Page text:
Myron Dewey (Newe-Numah/Paiute-Shoshone), a filmmaker, activist, journalist and educator, is the featured speaker in the fall 2017 Simon Ortiz and Labriola Center Lecture on Indigenous Land, Culture, and Community. The series features two screenings of Dewey's film, «Awake: A Dream from Standing Rock»: the first on Monday, November 13 at Sun Devil Marketplace/College Ave. Commons, 660 South College Avenue in Tempe and the second on Tuesday, November 14 at the Heard Museum, 2301 North Central Avenue in Phoenix. Both events begin with a reception at 6 p.m. followed by the film at 6:45 p.m. Dewey will be present for a Q & A after the screenings, which are free of charge and open to the public.
Dewey is from the Walker River Paiute Tribe, Agui Diccutta Band (Trout Eaters) on his father’s side and Bishop Paiute Tribe on his mother’s side. He is founder and owner of Digital Smoke Signals, a social media and film company. He holds AA and BS degrees from Haskell Indian Nations University and an MA from the University of Kansas.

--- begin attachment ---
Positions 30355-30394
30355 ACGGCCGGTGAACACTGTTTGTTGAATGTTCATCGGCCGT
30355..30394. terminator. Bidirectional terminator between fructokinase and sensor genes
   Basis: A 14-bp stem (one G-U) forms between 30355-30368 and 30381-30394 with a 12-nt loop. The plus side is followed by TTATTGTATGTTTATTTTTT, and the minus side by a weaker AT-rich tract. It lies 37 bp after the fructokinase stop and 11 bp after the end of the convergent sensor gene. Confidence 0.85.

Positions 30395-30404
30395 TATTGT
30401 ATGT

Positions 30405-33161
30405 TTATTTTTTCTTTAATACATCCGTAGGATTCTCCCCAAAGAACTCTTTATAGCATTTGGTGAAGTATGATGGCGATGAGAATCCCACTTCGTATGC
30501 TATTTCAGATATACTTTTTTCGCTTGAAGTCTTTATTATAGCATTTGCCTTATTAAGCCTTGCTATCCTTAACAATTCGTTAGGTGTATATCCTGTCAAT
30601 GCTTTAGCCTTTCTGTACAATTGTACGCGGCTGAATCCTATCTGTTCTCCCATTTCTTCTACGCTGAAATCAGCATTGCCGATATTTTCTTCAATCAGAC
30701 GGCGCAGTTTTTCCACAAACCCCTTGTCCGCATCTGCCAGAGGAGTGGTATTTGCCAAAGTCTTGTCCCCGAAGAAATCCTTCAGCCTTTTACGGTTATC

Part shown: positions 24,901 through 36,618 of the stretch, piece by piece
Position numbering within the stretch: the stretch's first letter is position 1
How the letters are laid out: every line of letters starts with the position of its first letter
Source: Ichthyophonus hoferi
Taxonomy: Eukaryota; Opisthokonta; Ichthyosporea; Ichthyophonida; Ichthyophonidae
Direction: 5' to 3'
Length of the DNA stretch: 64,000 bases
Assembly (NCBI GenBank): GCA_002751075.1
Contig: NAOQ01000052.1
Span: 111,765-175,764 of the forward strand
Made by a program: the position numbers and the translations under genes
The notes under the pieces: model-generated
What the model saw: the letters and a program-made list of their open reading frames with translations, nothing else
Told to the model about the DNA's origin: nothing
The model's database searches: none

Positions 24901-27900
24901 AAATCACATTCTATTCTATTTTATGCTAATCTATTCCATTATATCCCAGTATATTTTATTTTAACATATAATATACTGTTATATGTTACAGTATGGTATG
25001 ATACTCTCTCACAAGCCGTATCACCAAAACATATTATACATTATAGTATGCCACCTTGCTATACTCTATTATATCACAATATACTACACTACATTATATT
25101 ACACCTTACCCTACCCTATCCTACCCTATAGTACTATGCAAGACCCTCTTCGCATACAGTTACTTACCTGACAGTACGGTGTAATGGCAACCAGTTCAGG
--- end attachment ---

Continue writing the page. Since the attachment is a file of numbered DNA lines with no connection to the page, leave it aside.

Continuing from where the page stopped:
«Awake: A Dream from Standing Rock,» which Dewey co-directed with Josh Fox and James Spione, chronicles the #NoDAPL peaceful protests on the Standing Rock Sioux Reservation in North Dakota. Premiering at the Tribeca Film Festival in 2017, the film has been called “powerful” by the Hollywood Reporter and “an evocative wake-up call told as a visual poem” by IndieWire. Awake does not follow a single protagonist but instead forms a “pastiche” of narrative, mostly indigenous, voices. Dewey’s drone footage adds both immediacy and perspective, making him “one of the most closely followed journalists to come out of the movement” (IndieWire). For Dewey’s work, Awake won the Special Founders Prize for Citizen Journalism at the 2017 Traverse City Film Festival, which was founded by legendary documentarian Michael Moore.
The Simon Ortiz and Labriola Center Lecture on Indigenous Land, Culture, and Community at Arizona State University addresses topics and issues across disciplines in the arts, humanities, sciences, and politics. Underscoring Indigenous American experiences and perspectives, this series seeks to create and celebrate knowledge that evolves from an inclusive Indigenous worldview and that is applicable to all walks of life.
ASU sponsors include the American Indian Studies Program, ASU Library, Department of English, Labriola National American Indian Data Center, Office of American Indian Initiatives, and Red Ink Initiative. The Heard Museum is a community partner.